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Military Spending and Economic Growth

  • Luca Pieroni

    ()

    (University of Perugia and University of the West of England)

This paper proposes to test the relationship between military expenditure and economic growth by including the impact of the share of military and civilian components of government expenditure in an economic growth model with endogenous technology. In this framework, we empirically consider the hypothesis of a nonlinear effect of military expenditure on economic growth. The comparison between costs and benefits of defence sector has traditionally explained the nonlinear relationship. This paper suggests that shocks to insecurity may also be a source of nonlinearity as they determine a re-allocative effect within government expenditure. While parametric partial correlations are in line with empirical findings, the robustness of estimations is tested by using a nonparametric approach. The negative relationship between military expenditure and growth in countries with high levels of military burden predicted by theory becomes significant only after including a proxy for re-allocative effects in the growth equation.

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File URL: http://carecon.org.uk/DPs/0708.pdf
File Function: First version, 2007
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Paper provided by Department of Accounting, Economics and Finance, Bristol Business School, University of the West of England, Bristol in its series Working Papers with number 0708.

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Length: 20 pages
Date of creation: Aug 2007
Date of revision:
Handle: RePEc:uwe:wpaper:0708
Contact details of provider: Postal: 0117 328 3610
Phone: 0117 328 3610
Web page: http://www1.uwe.ac.uk/bl/research/bristoleconomics.aspx

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  1. Morrison, Catherine J & Schwartz, Amy Ellen, 1996. "State Infrastructure and Productive Performance," American Economic Review, American Economic Association, vol. 86(5), pages 1095-1111, December.
  2. Robert J. Barro, 1989. "Economic Growth in a Cross Section of Countries," NBER Working Papers 3120, National Bureau of Economic Research, Inc.
  3. Shantayanan Devarajan & Vinaya Swaroop & Heng-fu Zou, 1996. "The composition of public expenditure and economic growth," CEMA Working Papers 77, China Economics and Management Academy, Central University of Finance and Economics.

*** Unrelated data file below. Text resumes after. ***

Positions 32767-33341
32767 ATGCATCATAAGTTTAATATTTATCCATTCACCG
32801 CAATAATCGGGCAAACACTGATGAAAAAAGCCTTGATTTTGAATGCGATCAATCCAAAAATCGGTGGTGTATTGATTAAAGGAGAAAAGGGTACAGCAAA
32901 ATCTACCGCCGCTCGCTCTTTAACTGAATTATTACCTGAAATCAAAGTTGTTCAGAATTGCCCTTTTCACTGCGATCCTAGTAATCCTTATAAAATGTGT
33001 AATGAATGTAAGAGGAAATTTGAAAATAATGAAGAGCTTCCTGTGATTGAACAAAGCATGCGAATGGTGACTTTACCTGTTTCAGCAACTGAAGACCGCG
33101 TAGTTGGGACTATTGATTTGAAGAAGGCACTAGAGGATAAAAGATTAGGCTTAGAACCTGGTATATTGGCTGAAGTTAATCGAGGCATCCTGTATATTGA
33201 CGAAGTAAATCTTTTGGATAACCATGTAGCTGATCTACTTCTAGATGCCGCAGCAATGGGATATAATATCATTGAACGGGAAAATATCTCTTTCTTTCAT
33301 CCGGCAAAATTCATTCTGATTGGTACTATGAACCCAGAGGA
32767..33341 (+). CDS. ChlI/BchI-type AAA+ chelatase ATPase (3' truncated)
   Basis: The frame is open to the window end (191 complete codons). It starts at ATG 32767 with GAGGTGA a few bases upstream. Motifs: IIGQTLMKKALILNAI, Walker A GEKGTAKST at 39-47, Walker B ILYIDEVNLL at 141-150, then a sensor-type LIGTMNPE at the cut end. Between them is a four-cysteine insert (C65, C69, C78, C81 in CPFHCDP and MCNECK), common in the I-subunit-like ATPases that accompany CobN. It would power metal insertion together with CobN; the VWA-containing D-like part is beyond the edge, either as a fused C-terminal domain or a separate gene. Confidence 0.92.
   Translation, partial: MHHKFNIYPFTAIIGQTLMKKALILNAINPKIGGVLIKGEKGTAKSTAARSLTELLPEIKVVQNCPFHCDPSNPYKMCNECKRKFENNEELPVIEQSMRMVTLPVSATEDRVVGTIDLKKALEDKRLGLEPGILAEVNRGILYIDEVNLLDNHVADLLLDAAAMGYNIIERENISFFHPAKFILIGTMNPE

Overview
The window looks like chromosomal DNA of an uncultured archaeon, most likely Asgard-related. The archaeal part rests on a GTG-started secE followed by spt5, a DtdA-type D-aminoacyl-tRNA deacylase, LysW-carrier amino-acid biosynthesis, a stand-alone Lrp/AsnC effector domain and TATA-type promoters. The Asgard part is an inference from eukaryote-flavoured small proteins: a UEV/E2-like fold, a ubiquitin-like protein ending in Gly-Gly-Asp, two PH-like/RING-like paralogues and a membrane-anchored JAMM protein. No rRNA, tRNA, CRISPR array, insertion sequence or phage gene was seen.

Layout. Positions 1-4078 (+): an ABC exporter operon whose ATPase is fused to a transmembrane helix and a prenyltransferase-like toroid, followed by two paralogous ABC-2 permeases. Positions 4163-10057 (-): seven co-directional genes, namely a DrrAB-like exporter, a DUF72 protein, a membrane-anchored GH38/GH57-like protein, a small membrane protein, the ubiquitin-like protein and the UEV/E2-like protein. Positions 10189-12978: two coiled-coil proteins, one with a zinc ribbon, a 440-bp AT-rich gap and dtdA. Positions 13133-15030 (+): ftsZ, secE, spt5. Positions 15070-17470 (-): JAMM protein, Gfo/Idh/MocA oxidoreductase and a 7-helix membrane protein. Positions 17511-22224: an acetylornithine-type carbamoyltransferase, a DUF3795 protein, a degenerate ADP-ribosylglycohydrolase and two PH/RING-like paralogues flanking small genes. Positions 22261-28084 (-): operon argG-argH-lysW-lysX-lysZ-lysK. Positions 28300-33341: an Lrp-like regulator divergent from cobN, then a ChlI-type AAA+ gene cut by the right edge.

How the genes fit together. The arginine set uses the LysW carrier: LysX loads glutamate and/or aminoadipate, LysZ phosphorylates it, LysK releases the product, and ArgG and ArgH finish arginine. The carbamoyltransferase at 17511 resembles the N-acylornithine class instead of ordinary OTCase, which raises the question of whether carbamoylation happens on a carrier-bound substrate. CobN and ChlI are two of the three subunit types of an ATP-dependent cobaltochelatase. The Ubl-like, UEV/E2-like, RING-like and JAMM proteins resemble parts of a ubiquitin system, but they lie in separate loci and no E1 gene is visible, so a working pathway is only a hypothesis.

4. Aizenman, Joshua & Glick, Reuven, 2003. "Military Expenditure, Threats, and Growth," Santa Cruz Department of Economics, Working Paper Series qt41r4105h, Department of Economics, UC Santa Cruz.
  5. Bruce E. Hansen, 2000. "Sample Splitting and Threshold Estimation," Econometrica, Econometric Society, vol. 68(3), pages 575-604, May.
  6. Jesús Crespo Guaresma & Gerhard Reitschuler, 2003. ""Guns or Butter?" Revisited: Robustness and Nonlinearity Issues in the Defense-Grotwth Nexus," Vienna Economics Papers 0310, University of Vienna, Department of Economics.
  7. Landau, Daniel, 1993. "The economic impact of military expenditures," Policy Research Working Paper Series 1138, The World Bank.
  8. Glomm, Gerhard & Ravikumar, B., 1997. "Productive government expenditures and long-run growth," Journal of Economic Dynamics and Control, Elsevier, vol. 21(1), pages 183-204, January.
  9. Andrea Mario Lavezzi & Davide Fiaschi, 2004. "Nonlinear Growth and the Productivity Slowdown," Computing in Economics and Finance 2004 162, Society for Computational Economics.
  10. Michael D. Stroup & Jac C. Heckelman, 2001. "Size Of The Military Sector And Economic Growth: A Panel Data Analysis Of Africa And Latin America," Journal of Applied Economics, Universidad del CEMA, vol. 0, pages 329-360, November.
  11. Jes�s Crespo Cuaresma & Gerhard Reitschuler, 2004. "A non-linear defence-growth nexus? evidence from the US economy," Defence and Peace Economics, Taylor & Francis Journals, vol. 15(1), pages 71-82, February.
  12. Deger, Saadet & Sen, Somnath, 1995. "Military expenditure and developing countries," Handbook of Defense Economics, in: Keith Hartley & Todd Sandler (ed.), Handbook of Defense Economics, edition 1, volume 1, chapter 11, pages 275-307 Elsevier.
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